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Toyota Venza to return as midsize hybrid crossover

Discussion in 'Auto News & Rumors' started by Ryan, Jan 14, 2020.

  1. Ryan

    Staff Member Level III Supporter

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  2. Dave Z

    Dave Z It's me, Dave
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    Venza was just a Camry wagon, as I recall. Slightly higher off the ground. There is indeed a huge gap between RAV4 and Highlander.
     
  3. patfromigh

    patfromigh Well-Known Member

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    Toyota's only compliance car is the FCEV Mirai. From what I've read of the next generation model it looks very promising. The problem is that there isn't enough supporting infrastructure to fuel the car or generate sales. What will Toyota do for a compliance car in California?

    At this point we know very little about the plugin RAV4 Prime. Toyota did say the RAV4 Prime will have an electric only range of 39 miles, which is good. But is that good enough for CARB compliance? Perhaps a new Venza will offer more room for batteries. I'm not saying this to be cynical, obviously a longer and taller two-row vehicle will offer more space for batteries. It is way too early to know if a plugin version of a rumored Venza hybrid would even be offered. I'm just guessing. The Prius Prime has a limited battery only range and less space for batteries. Despite the green credentials of the Prius, it can't be zero emissions as it is currently specified.

    It is too early to tell if the next Highlander Hybrid will be a sales success, but based on the sales of the RAV4 hybrid, it should be well received. A number of auto media writers are doubtful at the falling Prius sales, when combined with Toyota announcing an offer of royalty-free licenses to the intellectual property for its hybrid drivetrain to any maker who wanted them. It is viewed by the media as an act of desperation. I disagree with that view because while Prius sales are falling Toyota is still selling other hybrids in increasing numbers. That is why more hybrids wrapped in plain wrappers are coming from that brand. The early adopters have moved on and the Prius is no longer the media darling. The historical Toyota buyer wants both conventional styling and utility. It should also be noted that BMW/Mini and Hyundai/Kia have all arrived at the some conclusion separately. When the early adapters depart from a new driveline technology, the historical customers prefer familiar styling.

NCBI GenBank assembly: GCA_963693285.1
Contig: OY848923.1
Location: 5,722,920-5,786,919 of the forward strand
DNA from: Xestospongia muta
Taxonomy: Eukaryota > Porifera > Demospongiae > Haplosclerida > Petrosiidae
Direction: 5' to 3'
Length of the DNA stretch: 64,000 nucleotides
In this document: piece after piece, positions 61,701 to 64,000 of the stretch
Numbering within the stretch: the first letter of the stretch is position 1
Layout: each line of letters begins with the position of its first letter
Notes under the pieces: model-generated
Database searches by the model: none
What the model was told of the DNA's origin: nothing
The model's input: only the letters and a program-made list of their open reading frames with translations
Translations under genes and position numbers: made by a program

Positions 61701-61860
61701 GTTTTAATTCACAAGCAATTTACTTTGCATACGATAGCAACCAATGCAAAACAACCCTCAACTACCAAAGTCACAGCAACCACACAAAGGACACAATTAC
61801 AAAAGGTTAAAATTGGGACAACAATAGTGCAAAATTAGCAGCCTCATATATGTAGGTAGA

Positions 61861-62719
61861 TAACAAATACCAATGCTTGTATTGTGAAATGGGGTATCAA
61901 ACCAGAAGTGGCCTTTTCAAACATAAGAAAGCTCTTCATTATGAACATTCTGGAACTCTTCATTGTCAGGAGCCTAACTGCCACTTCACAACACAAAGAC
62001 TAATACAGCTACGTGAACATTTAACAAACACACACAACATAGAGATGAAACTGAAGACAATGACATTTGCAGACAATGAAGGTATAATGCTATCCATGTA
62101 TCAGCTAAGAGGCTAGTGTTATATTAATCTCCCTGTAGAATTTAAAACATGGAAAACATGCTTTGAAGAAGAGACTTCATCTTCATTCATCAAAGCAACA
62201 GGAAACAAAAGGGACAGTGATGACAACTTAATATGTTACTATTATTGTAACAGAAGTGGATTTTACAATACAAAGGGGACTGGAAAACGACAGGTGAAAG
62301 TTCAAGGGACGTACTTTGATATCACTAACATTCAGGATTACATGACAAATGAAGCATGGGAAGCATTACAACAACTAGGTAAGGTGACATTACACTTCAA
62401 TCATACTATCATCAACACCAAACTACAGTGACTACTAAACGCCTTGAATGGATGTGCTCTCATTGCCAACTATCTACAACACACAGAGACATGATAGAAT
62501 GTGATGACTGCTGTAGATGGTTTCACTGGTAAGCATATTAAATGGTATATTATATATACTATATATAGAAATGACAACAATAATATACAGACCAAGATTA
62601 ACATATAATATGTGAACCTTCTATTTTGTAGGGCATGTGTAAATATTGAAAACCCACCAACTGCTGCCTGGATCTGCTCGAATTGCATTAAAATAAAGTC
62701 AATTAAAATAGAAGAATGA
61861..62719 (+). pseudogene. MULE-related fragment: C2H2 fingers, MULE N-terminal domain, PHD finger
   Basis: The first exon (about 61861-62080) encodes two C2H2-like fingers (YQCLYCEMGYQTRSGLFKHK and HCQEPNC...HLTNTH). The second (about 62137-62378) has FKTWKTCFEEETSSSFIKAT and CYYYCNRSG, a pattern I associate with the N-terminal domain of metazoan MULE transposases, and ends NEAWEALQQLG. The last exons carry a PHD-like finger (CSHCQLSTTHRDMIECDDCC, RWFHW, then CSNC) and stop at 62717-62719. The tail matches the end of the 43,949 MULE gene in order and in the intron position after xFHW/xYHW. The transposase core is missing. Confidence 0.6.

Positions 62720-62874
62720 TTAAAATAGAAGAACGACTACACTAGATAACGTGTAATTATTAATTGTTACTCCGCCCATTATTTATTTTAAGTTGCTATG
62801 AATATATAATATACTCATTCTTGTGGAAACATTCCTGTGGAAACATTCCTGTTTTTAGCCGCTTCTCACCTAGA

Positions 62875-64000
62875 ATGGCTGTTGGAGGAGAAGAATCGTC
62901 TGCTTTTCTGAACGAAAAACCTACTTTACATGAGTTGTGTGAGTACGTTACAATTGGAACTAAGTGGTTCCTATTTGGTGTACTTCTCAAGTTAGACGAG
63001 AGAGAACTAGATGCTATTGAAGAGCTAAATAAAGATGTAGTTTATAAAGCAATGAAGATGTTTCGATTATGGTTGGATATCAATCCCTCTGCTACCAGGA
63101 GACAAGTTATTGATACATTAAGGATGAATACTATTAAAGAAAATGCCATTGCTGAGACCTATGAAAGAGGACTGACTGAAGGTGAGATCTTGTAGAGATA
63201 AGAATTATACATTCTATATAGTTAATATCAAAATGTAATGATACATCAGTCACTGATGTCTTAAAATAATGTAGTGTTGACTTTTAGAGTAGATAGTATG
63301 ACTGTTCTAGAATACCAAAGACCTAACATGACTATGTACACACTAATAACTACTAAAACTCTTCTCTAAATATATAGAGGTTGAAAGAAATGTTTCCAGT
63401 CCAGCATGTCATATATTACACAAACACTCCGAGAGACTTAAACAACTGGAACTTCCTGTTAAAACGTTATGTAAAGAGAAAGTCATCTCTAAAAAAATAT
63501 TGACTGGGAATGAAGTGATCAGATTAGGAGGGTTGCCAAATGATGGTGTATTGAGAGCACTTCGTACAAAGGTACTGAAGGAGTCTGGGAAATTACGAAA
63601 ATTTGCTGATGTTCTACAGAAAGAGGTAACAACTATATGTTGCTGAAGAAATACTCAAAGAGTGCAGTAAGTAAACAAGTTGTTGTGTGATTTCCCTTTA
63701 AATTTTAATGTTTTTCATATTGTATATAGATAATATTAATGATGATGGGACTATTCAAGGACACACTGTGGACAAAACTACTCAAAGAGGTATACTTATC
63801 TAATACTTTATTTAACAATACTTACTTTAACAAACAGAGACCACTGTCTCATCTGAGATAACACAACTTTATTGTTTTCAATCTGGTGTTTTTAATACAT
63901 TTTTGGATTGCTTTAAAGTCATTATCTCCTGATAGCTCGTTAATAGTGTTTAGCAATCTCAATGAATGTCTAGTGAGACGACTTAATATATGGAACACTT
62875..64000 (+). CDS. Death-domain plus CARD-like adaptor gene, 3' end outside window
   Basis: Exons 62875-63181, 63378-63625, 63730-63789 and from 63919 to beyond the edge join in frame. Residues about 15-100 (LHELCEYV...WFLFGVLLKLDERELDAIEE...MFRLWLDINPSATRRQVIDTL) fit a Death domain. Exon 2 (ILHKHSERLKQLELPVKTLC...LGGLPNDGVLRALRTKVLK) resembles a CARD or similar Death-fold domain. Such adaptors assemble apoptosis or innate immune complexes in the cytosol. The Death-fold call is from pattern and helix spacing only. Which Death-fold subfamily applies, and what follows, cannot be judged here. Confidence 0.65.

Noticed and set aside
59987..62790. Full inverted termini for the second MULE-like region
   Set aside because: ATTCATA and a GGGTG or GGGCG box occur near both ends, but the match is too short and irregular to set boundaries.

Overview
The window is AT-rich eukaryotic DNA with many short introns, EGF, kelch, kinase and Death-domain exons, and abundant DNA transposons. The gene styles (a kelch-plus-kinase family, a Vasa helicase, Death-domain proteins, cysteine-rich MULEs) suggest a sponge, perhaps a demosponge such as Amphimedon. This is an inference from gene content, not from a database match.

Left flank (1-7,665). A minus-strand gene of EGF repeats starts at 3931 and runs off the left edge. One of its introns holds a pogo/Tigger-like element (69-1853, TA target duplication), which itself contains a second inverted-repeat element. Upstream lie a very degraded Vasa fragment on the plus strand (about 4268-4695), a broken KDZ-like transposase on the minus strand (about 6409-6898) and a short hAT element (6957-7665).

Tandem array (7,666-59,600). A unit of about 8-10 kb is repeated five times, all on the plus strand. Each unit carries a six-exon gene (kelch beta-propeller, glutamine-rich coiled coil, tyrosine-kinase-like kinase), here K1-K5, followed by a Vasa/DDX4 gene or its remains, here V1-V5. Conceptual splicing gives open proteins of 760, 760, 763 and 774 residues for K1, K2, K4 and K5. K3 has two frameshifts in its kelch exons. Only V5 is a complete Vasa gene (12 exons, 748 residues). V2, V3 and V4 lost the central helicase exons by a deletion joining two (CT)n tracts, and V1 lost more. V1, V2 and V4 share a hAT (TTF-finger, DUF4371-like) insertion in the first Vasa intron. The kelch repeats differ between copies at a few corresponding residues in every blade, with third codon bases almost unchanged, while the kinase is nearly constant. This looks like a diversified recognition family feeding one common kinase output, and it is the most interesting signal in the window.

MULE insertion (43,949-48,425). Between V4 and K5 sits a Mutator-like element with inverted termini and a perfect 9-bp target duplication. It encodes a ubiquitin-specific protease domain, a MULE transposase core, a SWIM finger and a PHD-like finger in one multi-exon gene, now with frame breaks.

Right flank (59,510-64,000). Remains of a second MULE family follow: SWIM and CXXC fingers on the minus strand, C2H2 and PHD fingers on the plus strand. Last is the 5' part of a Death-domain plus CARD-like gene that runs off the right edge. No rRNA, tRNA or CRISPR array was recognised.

Toyota did mess up by originally offering their hybrid technology a such a high price. This has left Toyota as the only company offering that particular setup, greatly reducing the economy of scale for suppliers. This also allowed the competition to seek other technologies and leapfrog Toyota for advanced drivetrains.
     
    #3 patfromigh, Jan 14, 2020
    Last edited: Jan 14, 2020
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  4. Dave Z

    Dave Z It's me, Dave
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    The other thing to remember is that the Corolla Hybrid is basically the same as the Prius, but nobody can tell it's a hybrid from a distance (or from inside the cabin). It feels more like a standard car than I remember the Prius feeling. It's bound to take a bunch of Prius sales.